MLR Models: Log Transformation Interpretations and Collinearity

#1
Hi everyone,
According to this link,
https://data.library.virginia.edu/interpreting-log-transformations-in-a-linear-model/,
"Only the dependent/response variable is log-transformed. Exponentiate the coefficient, subtract one from this number, and multiply by 100. This gives the percent increase (or decrease) in the response for every one-unit increase in the independent variable. Example: the coefficient is 0.198. (exp(0.198) – 1) * 100 = 21.9. For every one-unit increase in the independent variable, our dependent variable increases by about 22%."
However, I'd like to know: What is the formula that gives the percent increase or decrease in the response for every one-unit decrease in the independent variable, when only the outcome variable is log-transformed in a multiple linear regression model? Also, if there are two similar temperature variables that are just at different time points in the same multiple linear regression model, could there be issues of collinearity? What about: if there are standardized height variable and standardized body mass index variable (which includes height in its calculation) in the same multiple linear regression model, could there be issues of collinearity?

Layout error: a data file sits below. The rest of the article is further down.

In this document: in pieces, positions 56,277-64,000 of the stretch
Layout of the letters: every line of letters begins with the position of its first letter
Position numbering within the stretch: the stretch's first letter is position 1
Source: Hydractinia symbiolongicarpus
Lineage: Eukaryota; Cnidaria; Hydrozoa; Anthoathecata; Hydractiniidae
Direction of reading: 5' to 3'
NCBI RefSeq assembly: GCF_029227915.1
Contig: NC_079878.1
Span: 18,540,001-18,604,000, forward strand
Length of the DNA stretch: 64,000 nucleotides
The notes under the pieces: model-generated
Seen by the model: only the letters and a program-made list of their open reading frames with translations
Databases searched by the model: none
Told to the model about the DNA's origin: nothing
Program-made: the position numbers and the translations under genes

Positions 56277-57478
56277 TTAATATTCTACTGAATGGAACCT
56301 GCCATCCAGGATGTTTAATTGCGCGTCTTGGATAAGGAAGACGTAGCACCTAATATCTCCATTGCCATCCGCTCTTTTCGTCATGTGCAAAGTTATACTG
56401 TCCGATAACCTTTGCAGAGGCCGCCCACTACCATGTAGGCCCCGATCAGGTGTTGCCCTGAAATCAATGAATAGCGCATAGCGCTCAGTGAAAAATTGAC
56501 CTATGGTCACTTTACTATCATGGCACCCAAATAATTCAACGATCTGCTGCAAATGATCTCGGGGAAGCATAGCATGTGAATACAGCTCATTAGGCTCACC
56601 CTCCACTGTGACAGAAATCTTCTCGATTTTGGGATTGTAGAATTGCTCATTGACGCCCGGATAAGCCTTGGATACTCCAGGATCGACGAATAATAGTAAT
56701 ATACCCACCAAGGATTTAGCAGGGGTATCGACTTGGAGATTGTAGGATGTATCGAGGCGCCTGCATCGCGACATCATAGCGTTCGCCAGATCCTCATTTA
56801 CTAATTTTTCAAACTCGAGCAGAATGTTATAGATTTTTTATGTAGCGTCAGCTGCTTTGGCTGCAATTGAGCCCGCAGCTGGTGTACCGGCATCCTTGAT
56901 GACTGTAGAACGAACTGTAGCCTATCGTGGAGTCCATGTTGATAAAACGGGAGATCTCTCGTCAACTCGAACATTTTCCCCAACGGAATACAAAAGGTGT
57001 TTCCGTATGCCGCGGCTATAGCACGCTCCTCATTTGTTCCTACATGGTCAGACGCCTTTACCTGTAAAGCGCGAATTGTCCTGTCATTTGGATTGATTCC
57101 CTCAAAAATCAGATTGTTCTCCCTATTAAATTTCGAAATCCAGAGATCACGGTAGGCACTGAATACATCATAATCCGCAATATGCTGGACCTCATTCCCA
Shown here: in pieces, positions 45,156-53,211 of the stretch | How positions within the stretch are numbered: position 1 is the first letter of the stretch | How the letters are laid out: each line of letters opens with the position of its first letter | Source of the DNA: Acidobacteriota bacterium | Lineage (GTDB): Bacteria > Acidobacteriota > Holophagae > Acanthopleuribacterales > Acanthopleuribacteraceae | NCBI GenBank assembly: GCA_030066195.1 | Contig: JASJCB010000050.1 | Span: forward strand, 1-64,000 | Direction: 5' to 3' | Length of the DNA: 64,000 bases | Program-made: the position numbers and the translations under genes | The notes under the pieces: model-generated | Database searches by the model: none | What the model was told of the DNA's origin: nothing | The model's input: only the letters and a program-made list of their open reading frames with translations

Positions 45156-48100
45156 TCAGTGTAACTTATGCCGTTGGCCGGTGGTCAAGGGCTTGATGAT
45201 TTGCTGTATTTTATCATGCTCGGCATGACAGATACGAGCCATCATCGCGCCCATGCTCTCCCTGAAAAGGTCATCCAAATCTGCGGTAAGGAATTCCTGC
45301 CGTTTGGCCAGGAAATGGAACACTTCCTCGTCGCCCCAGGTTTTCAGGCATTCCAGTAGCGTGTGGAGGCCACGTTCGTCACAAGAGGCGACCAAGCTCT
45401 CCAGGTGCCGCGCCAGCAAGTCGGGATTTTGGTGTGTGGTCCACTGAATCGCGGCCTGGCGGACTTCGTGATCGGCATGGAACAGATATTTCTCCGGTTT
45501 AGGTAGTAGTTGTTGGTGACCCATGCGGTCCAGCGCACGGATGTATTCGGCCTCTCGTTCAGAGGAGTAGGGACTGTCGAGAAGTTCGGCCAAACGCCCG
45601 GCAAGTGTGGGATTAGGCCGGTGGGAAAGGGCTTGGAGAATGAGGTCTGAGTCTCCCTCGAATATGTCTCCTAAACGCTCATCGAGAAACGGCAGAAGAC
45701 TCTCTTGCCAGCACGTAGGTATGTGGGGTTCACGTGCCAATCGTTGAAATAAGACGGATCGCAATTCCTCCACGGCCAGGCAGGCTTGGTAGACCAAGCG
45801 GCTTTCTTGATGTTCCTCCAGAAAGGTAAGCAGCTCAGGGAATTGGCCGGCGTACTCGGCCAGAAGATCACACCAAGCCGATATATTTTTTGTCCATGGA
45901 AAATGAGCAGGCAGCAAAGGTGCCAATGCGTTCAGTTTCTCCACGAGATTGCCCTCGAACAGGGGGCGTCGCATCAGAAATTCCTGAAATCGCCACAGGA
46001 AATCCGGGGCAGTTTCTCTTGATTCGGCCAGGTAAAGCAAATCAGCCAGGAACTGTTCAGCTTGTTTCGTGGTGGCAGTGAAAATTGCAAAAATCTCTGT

Any and all help would be very much appreciated. Thank you.
 

hlsmith

Less is more. Stay pure. Stay poor.
#2
Welcome to the forum!

You can look at tolerance and VIF stats for collinearity, to see if it may be an issue. Collins a rich doesn't impact estimate, but impacts SEs.

I will note that formula is an approximation, there is a better formula. Will post tomorrow. If I followed, your example is the same thing but for a decrease, correct? Just put a negative sign in front of the estimate.
 

hlsmith

Less is more. Stay pure. Stay poor.
#4
I usually reference the following article for this:

Barrera-Gomez, Basagana. Models with transformed variables: interpretation and software. Epidemiology;26(2):e16-e17.